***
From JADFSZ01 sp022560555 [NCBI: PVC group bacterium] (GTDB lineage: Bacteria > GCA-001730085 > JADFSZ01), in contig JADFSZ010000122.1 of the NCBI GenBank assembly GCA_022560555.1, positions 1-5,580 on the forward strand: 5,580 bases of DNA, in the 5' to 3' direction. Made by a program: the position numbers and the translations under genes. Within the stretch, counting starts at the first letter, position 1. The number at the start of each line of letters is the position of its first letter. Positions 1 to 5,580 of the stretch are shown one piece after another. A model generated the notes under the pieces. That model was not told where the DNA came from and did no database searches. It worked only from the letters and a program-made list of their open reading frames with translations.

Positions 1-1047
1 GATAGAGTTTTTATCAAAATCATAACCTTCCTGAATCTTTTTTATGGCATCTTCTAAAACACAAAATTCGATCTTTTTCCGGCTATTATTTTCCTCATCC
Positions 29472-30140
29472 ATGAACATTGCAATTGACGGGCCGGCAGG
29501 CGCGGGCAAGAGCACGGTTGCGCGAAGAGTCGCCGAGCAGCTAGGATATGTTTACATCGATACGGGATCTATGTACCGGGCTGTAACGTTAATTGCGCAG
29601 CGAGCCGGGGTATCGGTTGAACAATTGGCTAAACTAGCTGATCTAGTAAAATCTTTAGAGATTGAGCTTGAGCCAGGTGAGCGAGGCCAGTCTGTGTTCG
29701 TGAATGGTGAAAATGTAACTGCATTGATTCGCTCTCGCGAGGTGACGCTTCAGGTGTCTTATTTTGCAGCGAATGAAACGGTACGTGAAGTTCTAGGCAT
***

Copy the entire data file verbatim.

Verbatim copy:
From JADFSZ01 sp022560555 [NCBI: PVC group bacterium] (GTDB lineage: Bacteria > GCA-001730085 > JADFSZ01), in contig JADFSZ010000122.1 of the NCBI GenBank assembly GCA_022560555.1, positions 1-5,580 on the forward strand: 5,580 bases of DNA, in the 5' to 3' direction. Made by a program: the position numbers and the translations under genes. Within the stretch, counting starts at the first letter, position 1. The number at the start of each line of letters is the position of its first letter. Positions 1 to 5,580 of the stretch are shown one piece after another. A model generated the notes under the pieces. That model was not told where the DNA came from and did no database searches. It worked only from the letters and a program-made list of their open reading frames with translations.

Positions 1-1047
1 GATAGAGTTTTTATCAAAATCATAACCTTCCTGAATCTTTTTTATGGCATCTTCTAAAACACAAAATTCGATCTTTTTCCGGCTATTATTTTCCTCATCC
Positions 29472-30140
29472 ATGAACATTGCAATTGACGGGCCGGCAGG
29501 CGCGGGCAAGAGCACGGTTGCGCGAAGAGTCGCCGAGCAGCTAGGATATGTTTACATCGATACGGGATCTATGTACCGGGCTGTAACGTTAATTGCGCAG
29601 CGAGCCGGGGTATCGGTTGAACAATTGGCTAAACTAGCTGATCTAGTAAAATCTTTAGAGATTGAGCTTGAGCCAGGTGAGCGAGGCCAGTCTGTGTTCG
29701 TGAATGGTGAAAATGTAACTGCATTGATTCGCTCTCGCGAGGTGACGCTTCAGGTGTCTTATTTTGCAGCGAATGAAACGGTACGTGAAGTTCTAGGCAT